Michigan continues its race to the bottom

NASI study shows less workers’ compensation benefits being paid across the U.S. with significant declines in Michigan.

chartWe are always fascinated with how Michigan stacks up against other states. It seems like our lawmakers are constantly in a race to the bottom.

Michigan has already seen a 27.7 percent drop in the pure premium rate over the last three years. This has resulted in an estimated 277 million dollars in savings for employers and insurers.

The National Academy of Social Insurance (NASI), a nonprofit and nonpartisan organization, has now released a study following workers’ compensation trends across the United States. It found benefits as a share of payroll for injured workers continue to decline even as employment grows and overall employer costs increase.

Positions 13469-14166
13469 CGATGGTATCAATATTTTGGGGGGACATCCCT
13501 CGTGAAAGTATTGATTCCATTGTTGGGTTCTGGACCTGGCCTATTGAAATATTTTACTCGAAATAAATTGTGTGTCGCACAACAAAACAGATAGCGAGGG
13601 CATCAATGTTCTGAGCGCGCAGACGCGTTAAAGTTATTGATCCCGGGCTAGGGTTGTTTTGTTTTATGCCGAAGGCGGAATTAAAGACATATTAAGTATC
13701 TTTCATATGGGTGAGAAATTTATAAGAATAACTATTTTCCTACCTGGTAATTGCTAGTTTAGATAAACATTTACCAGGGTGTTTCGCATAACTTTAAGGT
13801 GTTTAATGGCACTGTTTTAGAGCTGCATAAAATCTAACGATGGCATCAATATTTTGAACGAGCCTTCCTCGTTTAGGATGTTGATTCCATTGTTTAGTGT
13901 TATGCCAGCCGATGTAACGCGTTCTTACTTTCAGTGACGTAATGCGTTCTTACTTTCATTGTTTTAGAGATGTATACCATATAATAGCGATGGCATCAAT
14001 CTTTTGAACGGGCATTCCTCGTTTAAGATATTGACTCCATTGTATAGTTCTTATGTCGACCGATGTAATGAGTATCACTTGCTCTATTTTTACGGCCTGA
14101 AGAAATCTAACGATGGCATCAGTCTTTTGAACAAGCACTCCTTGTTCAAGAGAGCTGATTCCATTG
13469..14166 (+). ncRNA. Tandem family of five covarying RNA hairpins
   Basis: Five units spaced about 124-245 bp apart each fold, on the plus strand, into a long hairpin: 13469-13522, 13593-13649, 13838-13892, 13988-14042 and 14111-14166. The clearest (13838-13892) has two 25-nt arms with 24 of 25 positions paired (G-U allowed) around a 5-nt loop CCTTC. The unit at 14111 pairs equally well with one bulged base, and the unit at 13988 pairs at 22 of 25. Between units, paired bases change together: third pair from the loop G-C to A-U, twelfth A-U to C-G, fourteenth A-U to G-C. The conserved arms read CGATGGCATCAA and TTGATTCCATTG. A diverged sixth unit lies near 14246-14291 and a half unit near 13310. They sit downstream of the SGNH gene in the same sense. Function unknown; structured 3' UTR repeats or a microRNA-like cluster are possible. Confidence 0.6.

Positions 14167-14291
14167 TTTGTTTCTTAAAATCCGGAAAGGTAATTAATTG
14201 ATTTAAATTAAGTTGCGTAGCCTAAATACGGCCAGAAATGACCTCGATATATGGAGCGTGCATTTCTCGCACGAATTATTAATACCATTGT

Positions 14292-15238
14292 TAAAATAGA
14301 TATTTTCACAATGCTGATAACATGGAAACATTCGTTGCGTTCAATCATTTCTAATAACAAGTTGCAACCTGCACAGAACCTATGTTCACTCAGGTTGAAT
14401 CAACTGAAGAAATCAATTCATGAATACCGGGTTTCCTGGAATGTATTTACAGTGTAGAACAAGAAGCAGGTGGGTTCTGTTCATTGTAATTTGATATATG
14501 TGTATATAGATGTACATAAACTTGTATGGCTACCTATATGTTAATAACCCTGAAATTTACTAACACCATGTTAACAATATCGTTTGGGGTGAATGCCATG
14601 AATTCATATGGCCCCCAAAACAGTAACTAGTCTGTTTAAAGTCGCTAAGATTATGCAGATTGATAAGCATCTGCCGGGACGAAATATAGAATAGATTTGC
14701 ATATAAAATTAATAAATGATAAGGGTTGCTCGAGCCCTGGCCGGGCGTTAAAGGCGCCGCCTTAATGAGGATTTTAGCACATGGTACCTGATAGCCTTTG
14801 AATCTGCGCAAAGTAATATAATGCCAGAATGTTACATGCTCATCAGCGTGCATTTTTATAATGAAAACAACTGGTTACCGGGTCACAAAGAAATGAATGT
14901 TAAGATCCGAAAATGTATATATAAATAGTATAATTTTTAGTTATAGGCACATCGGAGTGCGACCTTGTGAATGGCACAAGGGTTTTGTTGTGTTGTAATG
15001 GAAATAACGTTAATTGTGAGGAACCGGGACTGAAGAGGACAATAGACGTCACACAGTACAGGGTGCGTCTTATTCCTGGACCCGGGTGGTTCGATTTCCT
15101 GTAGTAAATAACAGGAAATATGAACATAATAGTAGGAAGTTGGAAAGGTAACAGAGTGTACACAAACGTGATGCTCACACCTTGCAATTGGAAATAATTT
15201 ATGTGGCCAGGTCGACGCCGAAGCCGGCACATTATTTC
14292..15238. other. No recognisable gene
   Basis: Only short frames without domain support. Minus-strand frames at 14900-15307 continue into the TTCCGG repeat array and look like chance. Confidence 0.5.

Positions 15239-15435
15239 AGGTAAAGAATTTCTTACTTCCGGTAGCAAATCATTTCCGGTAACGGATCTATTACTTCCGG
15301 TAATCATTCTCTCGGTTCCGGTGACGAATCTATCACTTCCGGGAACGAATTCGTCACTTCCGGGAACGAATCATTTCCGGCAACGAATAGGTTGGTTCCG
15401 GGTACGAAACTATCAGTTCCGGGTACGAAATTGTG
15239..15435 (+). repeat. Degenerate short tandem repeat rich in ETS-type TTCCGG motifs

The study also found changes in many state laws have made it more difficult for workers to qualify for benefits. “These state laws include more stringent compensation rules, the reduction of coverage for certain medical diagnoses, and new legal requirements that make it more difficult for workers to succeed in their claims for benefits,” said John F. Burton, Professor Emeritus, Rutgers and Cornell University.

Michigan saw -24.9 percent growth in total benefits paid during a five year period between 2009 and 2013. This ranks dead last in the survey of 51 states (includes District of Columbia). The data also shows a 4.6 percent increase in covered workers during the same period of time.

Medical benefits paid were -21.1 percent growth between 2009 and 2013 with a dead last ranking out of 51 states. Cash payments were -26.9 percent growth with a dead last ranking out of 51 states.

Michigan also ranks 47 out of 51 for employer costs increases per $100 of covered wages (1=largest percent increase).

Michigan Workers Comp Lawyers never charges a fee to evaluate a potential case. Our law firm has represented injured and disabled workers exclusively for more than 35 years. Call (855) 221-2667 for a free consultation today.

Related information:

Who pays for a 28% reduction in premiums?

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